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What could possibly be more important than food, water, air or shelter?

September 27, 2011 at 7:51 am PST

The Internet. Believe it or not, in Cisco’s 2011 Connected World Technology Report, 49% of college students and 47% of recently employed college students (many working in their first full-time jobs) said the Internet is “pretty close” to the level of importance of air, food, water and shelter.

A few other fascinating stats from the Connected World Technology Report:

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Telepresence An Indispensible Technology for K-12 Classrooms

September 19, 2011 at 7:41 am PST

If you were to walk into any school these days—whether an elementary, middle, or high school—you would see students using some degree of technology. Whether it’s a computer in a lab, a tablet, or an interactive whiteboard, technology has no doubt made its way into students’ schooldays.

The trend towards technology in education stands to proliferate: according to Education Week, the Obama administration and the U.S. Department of Education rank facilitating technology access as their top goal during tough economic times. With this goal in mind, telepresence should rank highly on the list of technologies designated for schools—after all, telepresence offers several solutions to maintaining education quality under ever-tightening budgets.

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Telepresence A Valuable Tool for Project-Based Learning

August 29, 2011 at 10:46 am PST
edutopia article on project based learning

www.edutopia.org

In school, you’re learning all about fish. Would you rather look at, hold, and examine an actual fish to determine its species or would you prefer to read a textbook about a bunch of different fish?

Sliminess factor aside, I’d vote for seeing the actual fish.

The students in science teacher Michelle Underwood’s class feel the same way:  They love the hands-on projects — fish study included — that Underwood has worked into her classroom, they said in a video. A self-described convert from “death-by-Powerpoint” lecture style teaching, Underwood now embraces collaborative project-based learning to increase the depth of her students’ understanding and ensure their sustained interest. She brings everything from animals, to computers, to video equipment into her classroom to facilitate engaging lessons.

According to the educators at Edutopia, George Lucas’s educational foundation, Underwood has the right idea. Project-based learning, as opposed to textbook-based work, helps students retain more material and better develop the ability to self-direct, said an article by the Edutopia staff. Hands-on activities provide students opportunities to experiment with technology and witness real-world connections to the information they encounter in the classroom, the article said. Read More »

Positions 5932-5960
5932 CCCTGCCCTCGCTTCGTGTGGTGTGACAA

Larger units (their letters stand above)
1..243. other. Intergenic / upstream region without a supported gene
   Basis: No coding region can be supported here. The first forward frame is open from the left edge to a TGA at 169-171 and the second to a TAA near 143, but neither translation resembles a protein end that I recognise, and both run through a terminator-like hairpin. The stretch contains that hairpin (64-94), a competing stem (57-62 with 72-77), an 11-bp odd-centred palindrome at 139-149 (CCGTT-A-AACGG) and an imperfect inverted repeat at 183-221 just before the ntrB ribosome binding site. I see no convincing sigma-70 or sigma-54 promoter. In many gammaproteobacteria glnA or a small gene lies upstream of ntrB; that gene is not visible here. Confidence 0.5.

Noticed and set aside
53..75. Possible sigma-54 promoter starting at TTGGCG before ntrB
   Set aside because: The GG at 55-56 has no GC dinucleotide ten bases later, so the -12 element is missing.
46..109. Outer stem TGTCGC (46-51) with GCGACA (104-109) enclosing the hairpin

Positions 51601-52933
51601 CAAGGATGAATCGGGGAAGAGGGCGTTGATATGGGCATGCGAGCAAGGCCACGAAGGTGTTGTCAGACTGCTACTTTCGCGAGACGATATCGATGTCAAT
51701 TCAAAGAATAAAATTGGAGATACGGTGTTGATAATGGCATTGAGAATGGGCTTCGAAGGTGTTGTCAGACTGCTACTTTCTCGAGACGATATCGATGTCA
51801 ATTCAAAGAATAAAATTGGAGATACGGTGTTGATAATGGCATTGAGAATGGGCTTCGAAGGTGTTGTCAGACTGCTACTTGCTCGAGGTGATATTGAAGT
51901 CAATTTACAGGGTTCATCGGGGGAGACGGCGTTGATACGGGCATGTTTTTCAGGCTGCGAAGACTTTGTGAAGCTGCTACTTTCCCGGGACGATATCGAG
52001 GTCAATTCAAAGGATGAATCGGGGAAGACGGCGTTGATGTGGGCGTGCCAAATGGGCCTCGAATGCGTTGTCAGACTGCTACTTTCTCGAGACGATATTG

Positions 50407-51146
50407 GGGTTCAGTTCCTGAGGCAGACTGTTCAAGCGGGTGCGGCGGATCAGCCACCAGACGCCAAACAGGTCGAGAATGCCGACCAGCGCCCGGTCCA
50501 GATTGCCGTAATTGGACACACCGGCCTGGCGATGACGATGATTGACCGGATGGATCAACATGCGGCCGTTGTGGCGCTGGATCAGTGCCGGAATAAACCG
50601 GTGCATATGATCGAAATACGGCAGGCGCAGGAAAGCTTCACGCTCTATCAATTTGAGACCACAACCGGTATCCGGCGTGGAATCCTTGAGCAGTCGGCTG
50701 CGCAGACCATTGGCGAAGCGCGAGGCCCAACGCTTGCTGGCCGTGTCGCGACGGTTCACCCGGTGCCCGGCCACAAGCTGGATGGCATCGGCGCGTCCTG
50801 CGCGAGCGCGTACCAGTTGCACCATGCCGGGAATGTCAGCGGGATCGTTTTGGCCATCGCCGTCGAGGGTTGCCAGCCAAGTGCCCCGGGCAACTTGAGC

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Learning for Everyone, Everywhere in a Smart+Connected Community

August 18, 2011 at 3:42 pm PST

The City of Stockholm is one of the most knowledge‑worker intensive cities in the world, and is home to world-leading financial institutions and high‑technology companies. Cisco’s Smart+Connected solutions are helping the City of Stockholm make connected learning access available throughout its schools.

Teachers are able to access the Learning Management System anywhere on school premises over their WLAN and have their own virtual classroom. Students not only benefit from direct access to materials, but also the two-way flow of assignments and feedback. Outside lessons, students are also able to access the Internet and sites such as Facebook and Twitter, which are expected to add new dimensions to learning.

Learn how the City of Stockholm is making connected learning a reality and driving student and staff success as a result. To read more on Smart+Connected Communities, visit http://www.cisco.com/web/strategy/smart_connected_communities.html

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Boosting Teacher Performance with Telepresence

July 13, 2011 at 7:37 am PST

Remember when the principal used to come into your classroom? Though he or she was only there to observe your teacher, if you were like me, you immediately started running through the day and whether you had littered on campus or let a curse word drop. Total reflex action, then you promptly swallowed your gum and dropped the note you were writing (translation for anyone under 25—text message you were sending) and sat up straight in your chair.

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